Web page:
Elder abuse can occur in several different ways. However, one of the most pernicious ways is when a person entrusted to help an elderly person uses that trust to gain access to financial account information. The “trusted” person then commits abuse by managing an elderly person's accounts for his or her own benefit.
When this financial abuse of the elderly is discovered or suspected, it is not always easy to put a quick end to it through the legal system. Therefore, the abuse continues for longer than it should.
To fix this problem, some New Hampshire legislators think they have come up with a solution as Seacoast Online reports in "House bill would help elder victims of financial abuse."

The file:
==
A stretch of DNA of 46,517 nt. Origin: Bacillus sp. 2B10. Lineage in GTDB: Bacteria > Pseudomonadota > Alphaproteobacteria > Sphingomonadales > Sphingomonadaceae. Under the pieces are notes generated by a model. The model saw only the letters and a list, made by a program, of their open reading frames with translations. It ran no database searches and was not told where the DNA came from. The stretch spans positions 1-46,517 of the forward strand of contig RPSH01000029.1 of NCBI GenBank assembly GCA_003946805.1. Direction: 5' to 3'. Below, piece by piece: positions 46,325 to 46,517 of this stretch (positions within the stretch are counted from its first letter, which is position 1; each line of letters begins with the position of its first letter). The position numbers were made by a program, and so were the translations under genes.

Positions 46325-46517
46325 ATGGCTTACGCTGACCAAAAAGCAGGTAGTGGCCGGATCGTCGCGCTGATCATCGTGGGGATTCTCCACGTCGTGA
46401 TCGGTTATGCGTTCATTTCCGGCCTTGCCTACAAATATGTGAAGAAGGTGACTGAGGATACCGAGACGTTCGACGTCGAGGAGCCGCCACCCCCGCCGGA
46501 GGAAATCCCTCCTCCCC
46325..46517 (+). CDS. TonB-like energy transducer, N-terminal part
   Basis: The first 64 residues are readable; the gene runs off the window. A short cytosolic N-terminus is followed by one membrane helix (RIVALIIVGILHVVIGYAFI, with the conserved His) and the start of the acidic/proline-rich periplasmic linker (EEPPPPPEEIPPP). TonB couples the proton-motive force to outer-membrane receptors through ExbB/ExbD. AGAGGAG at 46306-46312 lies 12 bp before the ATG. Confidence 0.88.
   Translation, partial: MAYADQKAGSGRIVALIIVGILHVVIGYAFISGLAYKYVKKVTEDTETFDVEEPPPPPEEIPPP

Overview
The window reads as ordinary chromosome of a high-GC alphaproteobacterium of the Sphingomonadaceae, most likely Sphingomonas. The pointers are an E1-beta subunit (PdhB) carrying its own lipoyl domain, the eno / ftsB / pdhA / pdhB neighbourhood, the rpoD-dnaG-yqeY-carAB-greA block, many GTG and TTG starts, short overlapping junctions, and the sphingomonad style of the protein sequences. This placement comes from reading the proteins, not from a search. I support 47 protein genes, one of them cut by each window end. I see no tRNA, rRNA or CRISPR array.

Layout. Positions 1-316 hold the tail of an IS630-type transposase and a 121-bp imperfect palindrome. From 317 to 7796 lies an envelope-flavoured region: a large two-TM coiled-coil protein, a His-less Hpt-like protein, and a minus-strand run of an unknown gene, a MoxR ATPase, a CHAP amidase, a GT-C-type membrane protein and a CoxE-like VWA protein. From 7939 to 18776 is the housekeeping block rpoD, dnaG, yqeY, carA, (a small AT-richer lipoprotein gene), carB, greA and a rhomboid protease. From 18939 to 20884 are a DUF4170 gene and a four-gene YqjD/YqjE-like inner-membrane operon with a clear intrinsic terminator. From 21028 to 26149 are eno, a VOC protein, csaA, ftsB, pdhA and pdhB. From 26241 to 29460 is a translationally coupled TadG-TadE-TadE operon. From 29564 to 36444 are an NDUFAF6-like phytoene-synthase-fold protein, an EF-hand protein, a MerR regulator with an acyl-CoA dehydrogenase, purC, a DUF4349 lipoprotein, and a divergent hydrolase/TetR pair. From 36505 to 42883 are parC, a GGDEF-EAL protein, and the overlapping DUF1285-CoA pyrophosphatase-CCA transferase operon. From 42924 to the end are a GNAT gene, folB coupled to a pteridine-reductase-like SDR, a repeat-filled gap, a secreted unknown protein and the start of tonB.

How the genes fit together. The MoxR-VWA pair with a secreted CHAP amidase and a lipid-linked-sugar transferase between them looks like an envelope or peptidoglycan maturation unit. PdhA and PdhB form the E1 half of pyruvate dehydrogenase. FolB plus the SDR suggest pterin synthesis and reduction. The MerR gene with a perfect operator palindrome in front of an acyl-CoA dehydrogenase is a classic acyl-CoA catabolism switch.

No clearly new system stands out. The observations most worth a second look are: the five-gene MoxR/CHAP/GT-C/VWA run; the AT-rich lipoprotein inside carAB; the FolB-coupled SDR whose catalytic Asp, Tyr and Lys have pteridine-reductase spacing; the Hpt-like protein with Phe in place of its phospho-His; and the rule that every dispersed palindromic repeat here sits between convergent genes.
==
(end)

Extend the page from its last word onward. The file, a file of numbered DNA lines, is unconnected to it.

The idea is to create a fast track for disabled people and the elderly to get legal relief, similar to how victims of domestic violence can get protective orders. Some elderly victims do currently qualify for domestic violence protective orders but not all.
The process varies from state to state. However, all states have some sort of process, whereby a domestic violence victim can get a quick protective order from a judge for immediate relief. Giving the same level of protection to victims of elder abuse would speed up the process greatly.
Talk to an elder law attorney if you have questions about what to do in your state to help victims of elder abuse.
Reference: Seacoast Online (March 17, 2018) "House bill would help elder victims of financial abuse."